The Black Women Playwrights That Broke Onto Broadway

Lydia R. Diamond’s Stick Fly opened on Broadway at the Cort Theatre on December 8th, 2011.

Having a show reach this monumental milestone is a success and honor for any playwright; however, this play’s production was part of a particularly groundbreaking season. Alongside Stick Fly, two other plays penned by black women were running on Broadway: Katori Hall’s The Mountaintop opened on October 13th and Suzan-Lori Parks‘ reworked Porgy and Bess opened on January 12th, 2012. This historic moment was the first time in history there had been multiple black women with productions playing on Broadway stages. In fact, as of 2019, only twelve works written by black women have ever played New York’s famous theatre district. This small but illustrious list of plays and even smaller list of playwrights have broken onto the biggest stages in the world, but how did they make the difficult climb?

For some context, the earliest big theater in New York was the Theatre on Nassau Street, opened in 1750. After the American Revolution, theater owners and producers moved their companies (and the theatre district) from downtown to Midtown. Performances were divided along class lines: “opera was chiefly for the upper middle and upper classes, minstrel shows and melodramas for the middle class, variety shows in concert saloons for men of the working class and the slumming middle class.”[1] This was the start of the location we now know as Broadway, which would later give birth to the American musical. It wasn’t until the early 20th century that black performers were allowed onstage at all. The first show written by black men, the musical Shuffle Along, debuted in 1921, but it would be another 38 years before a work by an African American woman played in a Broadway theater.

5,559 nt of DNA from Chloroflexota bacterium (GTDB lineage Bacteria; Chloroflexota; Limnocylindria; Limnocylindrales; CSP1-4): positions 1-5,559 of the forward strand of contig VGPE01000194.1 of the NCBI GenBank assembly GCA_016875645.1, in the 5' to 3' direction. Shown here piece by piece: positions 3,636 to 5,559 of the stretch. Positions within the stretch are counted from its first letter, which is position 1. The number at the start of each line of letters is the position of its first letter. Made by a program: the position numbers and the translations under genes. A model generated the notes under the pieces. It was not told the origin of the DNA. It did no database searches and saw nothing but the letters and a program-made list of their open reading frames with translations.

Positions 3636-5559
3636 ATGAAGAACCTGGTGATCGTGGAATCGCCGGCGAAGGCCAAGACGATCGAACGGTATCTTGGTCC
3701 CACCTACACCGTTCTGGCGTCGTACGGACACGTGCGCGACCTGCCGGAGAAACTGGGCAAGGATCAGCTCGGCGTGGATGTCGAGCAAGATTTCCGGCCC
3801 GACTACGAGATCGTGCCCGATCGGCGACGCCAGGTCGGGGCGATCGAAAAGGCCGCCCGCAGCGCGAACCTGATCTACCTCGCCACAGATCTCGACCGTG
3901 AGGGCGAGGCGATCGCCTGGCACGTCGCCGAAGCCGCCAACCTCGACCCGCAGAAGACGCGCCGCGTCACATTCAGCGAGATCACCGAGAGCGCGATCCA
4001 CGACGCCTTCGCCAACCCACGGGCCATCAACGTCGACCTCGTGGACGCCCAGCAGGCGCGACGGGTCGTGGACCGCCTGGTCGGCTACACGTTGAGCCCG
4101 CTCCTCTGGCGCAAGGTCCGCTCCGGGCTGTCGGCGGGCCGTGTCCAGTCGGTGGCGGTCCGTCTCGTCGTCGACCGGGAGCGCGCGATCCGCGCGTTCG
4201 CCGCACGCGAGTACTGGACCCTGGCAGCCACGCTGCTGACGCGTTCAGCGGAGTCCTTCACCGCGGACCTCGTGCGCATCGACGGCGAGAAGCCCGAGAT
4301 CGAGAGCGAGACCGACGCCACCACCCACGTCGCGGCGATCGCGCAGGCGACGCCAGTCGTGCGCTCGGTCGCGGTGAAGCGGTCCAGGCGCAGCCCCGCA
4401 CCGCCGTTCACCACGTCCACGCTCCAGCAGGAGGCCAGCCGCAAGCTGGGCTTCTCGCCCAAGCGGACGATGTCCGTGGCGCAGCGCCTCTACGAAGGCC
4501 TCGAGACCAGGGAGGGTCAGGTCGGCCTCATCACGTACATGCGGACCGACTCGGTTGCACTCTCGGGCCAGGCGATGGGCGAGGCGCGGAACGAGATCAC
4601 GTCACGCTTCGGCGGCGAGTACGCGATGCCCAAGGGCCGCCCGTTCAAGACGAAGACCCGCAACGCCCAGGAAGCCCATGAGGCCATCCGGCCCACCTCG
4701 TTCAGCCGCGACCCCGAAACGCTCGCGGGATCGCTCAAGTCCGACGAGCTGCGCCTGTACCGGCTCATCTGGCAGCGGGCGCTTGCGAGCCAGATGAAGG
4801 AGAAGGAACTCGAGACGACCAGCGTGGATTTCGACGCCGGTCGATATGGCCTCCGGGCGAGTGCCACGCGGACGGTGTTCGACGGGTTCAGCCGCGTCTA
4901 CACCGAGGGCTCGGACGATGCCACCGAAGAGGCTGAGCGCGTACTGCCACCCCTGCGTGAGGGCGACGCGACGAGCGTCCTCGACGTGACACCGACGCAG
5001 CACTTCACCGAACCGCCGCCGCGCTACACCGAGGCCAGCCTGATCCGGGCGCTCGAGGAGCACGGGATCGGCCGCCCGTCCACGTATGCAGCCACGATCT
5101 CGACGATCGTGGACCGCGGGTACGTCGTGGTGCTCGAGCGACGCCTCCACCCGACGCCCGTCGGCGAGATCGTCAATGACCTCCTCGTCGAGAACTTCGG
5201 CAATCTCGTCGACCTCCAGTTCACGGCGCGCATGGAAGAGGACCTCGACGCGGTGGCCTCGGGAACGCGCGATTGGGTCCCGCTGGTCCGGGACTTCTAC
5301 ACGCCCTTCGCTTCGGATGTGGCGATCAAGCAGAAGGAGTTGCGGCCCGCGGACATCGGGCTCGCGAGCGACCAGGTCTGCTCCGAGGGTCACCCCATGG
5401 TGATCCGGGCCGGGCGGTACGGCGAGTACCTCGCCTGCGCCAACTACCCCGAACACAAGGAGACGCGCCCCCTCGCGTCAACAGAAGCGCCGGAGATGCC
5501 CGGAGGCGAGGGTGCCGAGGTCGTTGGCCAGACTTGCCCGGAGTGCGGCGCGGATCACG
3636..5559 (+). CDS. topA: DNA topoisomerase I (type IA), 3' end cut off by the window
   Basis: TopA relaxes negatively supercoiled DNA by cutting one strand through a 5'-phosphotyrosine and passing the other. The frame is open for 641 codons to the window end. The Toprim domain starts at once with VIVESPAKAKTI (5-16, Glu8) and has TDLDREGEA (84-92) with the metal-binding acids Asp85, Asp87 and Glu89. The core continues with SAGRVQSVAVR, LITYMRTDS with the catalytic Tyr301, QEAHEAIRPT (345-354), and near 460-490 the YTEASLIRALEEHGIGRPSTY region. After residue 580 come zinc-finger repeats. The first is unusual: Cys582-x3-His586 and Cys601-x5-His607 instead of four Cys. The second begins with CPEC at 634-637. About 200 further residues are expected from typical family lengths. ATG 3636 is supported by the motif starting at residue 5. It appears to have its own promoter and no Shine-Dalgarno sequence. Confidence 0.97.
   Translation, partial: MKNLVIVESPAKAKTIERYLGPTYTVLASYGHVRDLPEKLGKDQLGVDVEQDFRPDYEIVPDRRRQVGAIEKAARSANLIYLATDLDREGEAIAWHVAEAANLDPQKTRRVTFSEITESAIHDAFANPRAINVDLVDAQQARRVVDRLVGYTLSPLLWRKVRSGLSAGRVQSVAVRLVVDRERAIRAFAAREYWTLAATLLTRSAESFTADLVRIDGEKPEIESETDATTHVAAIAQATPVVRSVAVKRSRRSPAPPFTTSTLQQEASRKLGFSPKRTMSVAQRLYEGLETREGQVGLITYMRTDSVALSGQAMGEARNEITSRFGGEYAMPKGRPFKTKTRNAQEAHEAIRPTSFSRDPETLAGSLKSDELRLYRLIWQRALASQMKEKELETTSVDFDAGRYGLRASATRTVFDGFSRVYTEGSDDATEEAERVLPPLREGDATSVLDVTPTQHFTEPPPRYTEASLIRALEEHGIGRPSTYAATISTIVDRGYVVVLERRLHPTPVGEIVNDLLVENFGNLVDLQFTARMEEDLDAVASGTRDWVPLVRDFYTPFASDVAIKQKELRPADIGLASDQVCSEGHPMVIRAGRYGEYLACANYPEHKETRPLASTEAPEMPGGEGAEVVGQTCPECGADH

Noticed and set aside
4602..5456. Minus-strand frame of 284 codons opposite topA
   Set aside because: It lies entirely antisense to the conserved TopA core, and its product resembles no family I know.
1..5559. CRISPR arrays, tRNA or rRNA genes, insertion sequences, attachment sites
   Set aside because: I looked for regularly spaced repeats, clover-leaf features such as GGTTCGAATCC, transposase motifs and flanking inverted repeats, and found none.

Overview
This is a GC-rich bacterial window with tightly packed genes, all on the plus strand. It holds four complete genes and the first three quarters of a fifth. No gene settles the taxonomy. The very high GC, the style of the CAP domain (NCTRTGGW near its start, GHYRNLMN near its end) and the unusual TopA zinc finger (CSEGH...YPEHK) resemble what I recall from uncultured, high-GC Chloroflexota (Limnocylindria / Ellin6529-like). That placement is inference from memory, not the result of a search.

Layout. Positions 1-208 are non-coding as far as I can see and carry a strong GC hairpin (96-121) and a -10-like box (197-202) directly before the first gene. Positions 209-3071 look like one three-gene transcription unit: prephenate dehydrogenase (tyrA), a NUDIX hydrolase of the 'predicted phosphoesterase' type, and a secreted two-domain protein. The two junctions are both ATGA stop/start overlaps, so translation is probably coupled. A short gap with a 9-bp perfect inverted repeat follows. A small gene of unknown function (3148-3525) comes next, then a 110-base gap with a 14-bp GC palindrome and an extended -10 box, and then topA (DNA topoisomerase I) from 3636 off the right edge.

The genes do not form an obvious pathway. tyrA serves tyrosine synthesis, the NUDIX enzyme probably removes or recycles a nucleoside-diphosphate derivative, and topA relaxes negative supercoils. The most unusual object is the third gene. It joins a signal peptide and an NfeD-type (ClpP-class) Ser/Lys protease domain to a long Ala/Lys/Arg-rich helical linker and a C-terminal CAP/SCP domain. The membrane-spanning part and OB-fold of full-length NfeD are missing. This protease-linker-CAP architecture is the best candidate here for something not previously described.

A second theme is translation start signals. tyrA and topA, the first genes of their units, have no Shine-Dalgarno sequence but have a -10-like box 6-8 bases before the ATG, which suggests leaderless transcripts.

The breakthrough was Lorraine Hansberry’s A Raisin in the Sun, which debuted on Broadway in 1959 and became an instant classic. A well-crafted family drama in the same stylistic vein as many of the white writers before her, Hansberry’s play, which centers on a black family in Chicago struggling with segregation and stunted class mobility, captivated audiences. Yet in the wake of Hansberry’s breakthrough show, no other black female playwrights were given the same opportunity to move their work onto Broadway for almost another 20 years.

Claudia McNeil as Lena Younger from Lorraine Hansberry’s A Raisin in the Sun (1959). Photo courtesy of Wikipedia Commons.

However, just because work written by Black women wasn’t appearing on Broadway did not mean they weren’t creating revolutionary art across the country. Throughout the 1960s and 70s, artists such as Adrienne Kennedy and Ntozake Shange were experimenting with form and breaking down convention in content and language. Kennedy’s Funnyhouse of a Negro explores the inner workings of the mind of her mixed-race protagonist, using symbolism and unique dramatic devices to critique racism and colorism in the American psyche. Shange’s piece for colored girls who have considered suicide/ when the rainbow is enuf exploded the traditional theatrical form and replaced it with poetry, movement and the intersections of the two to tell the stories of African-American and Afro-Latinx women of her community. Both playwrights’ work was recognized by the Off-Broadway critical community with Obie awards and have been essentially canonized as important dramatic literature. Shange’s play, for colored girls… made it to Broadway in 1976, playing 742 performances before closing in 1978.

With the larger commercial acceptance of the risks that Shange and her contemporaries were making, a door was opened for socially conscious and thought-provoking work to be developed by black women throughout the ’90s and early ’00s. One of the unique phenomena to come out of this time period was the one-woman show in the style of documentary theatre. Theatre artists such as Dael Orlandersmith, Anna Deavere Smith and Sarah Jones each created numerous pieces during this era, using social inequities and current events to fuel their work. They pushed boundaries by embodying people whose lives looked nothing like their own and providing audiences with glimpses into communities and issues that may not have been familiar to most theatregoers. Two of these incredible performances made it to Broadway: Smith’s Twilight: Los Angeles 1992 explored the race riots that occurred after a young black girl was shot in a grocery store by a Korean merchant, and Jones’s Bridge and Tunnel, which featured monologues from New York immigrants outside of Manhattan and their wide ranges of experiences. Though Orlandersmith’s work hasn’t been staged on Broadway, it has had many regional productions and her play Yellowman was a finalist for the Pulitzer Prize for Drama in 2002.